The horizon is not so far as we can see, but as far as we can imagine

Firms Want To Keep Their Subsidies and Their Huge Salaries and Bonuses

american-dollar-toilet-paper1So very, very tiresome:

If populist outcries over bank compensation continue, no company will touch “any other government program with a ten-foot pole,” Stephen Stanley, chief economist at RBS Greenwich Capital Markets, wrote in a March 19 note.

This is what happens when firms are too big to fail and they know that the government doesn’t have the guts to nationalize them or really look hard at their books and make them go into bankruptcy if they’re, well, bankrupt.

No bank which doesn’t need the money should have the money.  But because there has been an unwillingness to really look hard at bank books and to evaluate them, we don’t actually know if they need it.  The “stress” tests which are underway don’t count since they don’t include hard looks at the loans and securities real values, and use an overly optimistic economic scenario.

But assuming that real financial audits had been done, you’d know whether banks need money.  If they did, you give them two options:

1) Take it.

2) We’ll put you in receivership or nationalize it.

It shouldn’t be a goal to force money on banks that don’t need it.  Either they need it, or they don’t.  If they don’t, by all means, let them go about their business.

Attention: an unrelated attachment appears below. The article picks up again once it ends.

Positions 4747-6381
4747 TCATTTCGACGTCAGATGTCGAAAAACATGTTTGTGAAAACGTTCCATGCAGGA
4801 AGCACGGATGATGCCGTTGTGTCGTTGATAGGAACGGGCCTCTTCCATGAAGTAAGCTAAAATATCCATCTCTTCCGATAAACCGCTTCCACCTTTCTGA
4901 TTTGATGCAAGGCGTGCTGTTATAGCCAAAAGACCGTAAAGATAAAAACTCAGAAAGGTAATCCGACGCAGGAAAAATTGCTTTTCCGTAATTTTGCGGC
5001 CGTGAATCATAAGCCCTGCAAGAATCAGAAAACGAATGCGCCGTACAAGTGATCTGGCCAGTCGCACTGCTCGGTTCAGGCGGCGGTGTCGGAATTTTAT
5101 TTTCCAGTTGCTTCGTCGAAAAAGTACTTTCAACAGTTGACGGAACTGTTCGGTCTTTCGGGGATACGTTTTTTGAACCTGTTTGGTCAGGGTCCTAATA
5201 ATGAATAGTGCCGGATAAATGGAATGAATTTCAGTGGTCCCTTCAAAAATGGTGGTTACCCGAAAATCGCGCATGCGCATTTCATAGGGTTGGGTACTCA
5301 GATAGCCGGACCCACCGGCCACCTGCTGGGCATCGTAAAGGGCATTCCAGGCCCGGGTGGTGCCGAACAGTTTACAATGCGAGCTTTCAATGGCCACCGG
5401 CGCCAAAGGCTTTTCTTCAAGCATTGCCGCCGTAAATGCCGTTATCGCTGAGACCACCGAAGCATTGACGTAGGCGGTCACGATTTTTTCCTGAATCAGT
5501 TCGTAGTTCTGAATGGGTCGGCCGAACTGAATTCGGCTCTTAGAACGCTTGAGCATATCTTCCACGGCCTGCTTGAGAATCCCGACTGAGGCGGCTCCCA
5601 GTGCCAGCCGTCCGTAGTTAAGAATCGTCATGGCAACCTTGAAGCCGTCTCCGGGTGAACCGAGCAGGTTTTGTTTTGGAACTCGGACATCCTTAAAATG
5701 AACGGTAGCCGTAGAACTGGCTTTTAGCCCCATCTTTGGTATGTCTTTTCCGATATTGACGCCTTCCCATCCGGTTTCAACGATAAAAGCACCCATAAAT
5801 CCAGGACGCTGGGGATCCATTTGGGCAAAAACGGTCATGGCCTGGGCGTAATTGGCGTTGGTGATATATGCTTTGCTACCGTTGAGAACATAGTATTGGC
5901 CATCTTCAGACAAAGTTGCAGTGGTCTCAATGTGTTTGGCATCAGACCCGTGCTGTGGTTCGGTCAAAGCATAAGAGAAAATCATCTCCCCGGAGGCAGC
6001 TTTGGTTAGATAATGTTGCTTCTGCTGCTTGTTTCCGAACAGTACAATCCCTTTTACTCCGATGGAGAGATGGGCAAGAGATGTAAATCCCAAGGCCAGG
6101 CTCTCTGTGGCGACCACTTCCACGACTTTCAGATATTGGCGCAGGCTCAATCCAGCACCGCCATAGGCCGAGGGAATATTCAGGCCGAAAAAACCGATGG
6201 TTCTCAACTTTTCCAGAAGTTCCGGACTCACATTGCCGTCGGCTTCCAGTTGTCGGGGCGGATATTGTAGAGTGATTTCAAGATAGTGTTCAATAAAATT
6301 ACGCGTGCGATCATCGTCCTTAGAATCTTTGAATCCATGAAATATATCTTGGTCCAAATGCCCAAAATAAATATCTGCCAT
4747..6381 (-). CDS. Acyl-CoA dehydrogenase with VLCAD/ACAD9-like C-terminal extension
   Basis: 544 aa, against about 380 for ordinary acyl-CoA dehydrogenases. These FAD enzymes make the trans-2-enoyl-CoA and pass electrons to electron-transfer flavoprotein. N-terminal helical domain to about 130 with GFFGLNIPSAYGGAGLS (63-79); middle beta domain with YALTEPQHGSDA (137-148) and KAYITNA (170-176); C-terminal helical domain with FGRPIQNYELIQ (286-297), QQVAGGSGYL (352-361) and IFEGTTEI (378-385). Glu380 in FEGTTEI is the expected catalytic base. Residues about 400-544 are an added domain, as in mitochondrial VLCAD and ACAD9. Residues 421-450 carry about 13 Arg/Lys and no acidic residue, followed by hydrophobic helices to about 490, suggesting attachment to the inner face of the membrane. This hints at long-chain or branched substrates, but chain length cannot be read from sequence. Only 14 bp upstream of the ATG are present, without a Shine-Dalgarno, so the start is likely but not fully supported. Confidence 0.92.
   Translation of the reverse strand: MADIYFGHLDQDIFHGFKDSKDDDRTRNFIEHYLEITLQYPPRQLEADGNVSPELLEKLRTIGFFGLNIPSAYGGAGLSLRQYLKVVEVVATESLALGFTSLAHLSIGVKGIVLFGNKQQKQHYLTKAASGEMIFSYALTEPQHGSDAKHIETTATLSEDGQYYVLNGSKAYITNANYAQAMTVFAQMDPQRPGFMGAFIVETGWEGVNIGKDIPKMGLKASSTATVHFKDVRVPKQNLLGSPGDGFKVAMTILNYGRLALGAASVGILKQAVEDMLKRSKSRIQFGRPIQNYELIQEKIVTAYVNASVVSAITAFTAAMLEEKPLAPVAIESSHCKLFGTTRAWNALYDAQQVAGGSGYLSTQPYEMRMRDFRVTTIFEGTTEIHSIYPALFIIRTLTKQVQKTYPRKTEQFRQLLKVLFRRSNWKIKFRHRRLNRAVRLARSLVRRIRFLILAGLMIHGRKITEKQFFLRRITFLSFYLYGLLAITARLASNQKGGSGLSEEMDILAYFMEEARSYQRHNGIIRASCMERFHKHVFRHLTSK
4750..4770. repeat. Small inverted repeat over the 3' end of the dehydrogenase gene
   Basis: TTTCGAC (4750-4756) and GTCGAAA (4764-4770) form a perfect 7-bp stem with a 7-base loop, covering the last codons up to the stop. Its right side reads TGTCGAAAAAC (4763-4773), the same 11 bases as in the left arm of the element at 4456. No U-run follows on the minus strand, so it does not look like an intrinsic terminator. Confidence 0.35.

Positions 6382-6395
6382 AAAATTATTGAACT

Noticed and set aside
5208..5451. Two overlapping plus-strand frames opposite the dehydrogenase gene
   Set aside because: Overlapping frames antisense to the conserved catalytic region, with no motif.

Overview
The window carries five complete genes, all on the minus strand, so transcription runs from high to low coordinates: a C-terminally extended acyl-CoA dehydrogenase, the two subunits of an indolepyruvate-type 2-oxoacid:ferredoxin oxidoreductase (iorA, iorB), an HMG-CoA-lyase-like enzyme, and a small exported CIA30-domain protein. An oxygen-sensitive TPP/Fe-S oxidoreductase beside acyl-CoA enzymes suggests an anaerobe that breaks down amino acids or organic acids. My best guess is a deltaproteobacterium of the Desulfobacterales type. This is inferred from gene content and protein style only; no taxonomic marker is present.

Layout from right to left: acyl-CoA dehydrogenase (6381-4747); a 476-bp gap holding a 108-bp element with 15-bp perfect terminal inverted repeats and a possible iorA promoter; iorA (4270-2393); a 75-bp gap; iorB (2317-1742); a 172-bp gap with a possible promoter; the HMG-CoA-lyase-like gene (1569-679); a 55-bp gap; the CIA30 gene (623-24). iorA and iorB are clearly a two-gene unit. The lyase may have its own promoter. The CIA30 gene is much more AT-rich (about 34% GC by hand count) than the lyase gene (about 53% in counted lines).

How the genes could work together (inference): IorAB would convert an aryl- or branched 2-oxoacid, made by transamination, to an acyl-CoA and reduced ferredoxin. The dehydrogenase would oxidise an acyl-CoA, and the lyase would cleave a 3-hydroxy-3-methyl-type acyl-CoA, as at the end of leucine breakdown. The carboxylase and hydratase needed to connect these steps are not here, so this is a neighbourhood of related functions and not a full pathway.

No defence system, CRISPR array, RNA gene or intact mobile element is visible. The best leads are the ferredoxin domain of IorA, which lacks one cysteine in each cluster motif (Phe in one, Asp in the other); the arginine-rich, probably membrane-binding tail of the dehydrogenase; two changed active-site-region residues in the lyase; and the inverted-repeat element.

As for getting lending again, the simplest solution is still nationalization and using the banks nationalized to lend, since once the government controls them it controls whether they lend.  The second easiest is to have the Fed just lend directly to consumers and businesses, rather than trying to do it through unwilling banks.

Instead we have this silliness where the banks, who have had trillions of losses, say they don’t need help but will take it for the good of the country.

Of course, it’s getting more and more true.  Once the Treasury, Fed and FDIC take all their bad bets off their hands at prices which are more than they could get in the real free market, then they’ll be able to go back to paying themselves ridiculous bonuses for being incompetent fools who blew up the entire world’s financial system.  Until that happens, they’ll whine, but do enough of what they’re told to not upset the gravy train.

And that’s because neither Bush nor Obama had the guts to toss the vast majority of them out on their ears.  Because of that we will have another crisis, guaranteed.

In poker they say “bet the people, not the cards” and I’m willing to bet these incompetent greedy fools have another disaster in them.  It may take another 4 to 8 years, but having gotten away with this one, they’ll do it again.

Bet on it.


The Market is Not The Economy


What to Watch For In Obama’s Financial Sector Reforms

1 Comment

  1. jo6pac

    I think you pretty much nailed it. O will just keep going on the course that they have layed out with no real reform. I don’t think they do anything to help us the little people. I wonder if they will be able to sidestep the world currency deal coming their way. Will the world move back to gold and away from the dollar that just keeps on giving.

Powered by WordPress & Theme by Anders Norén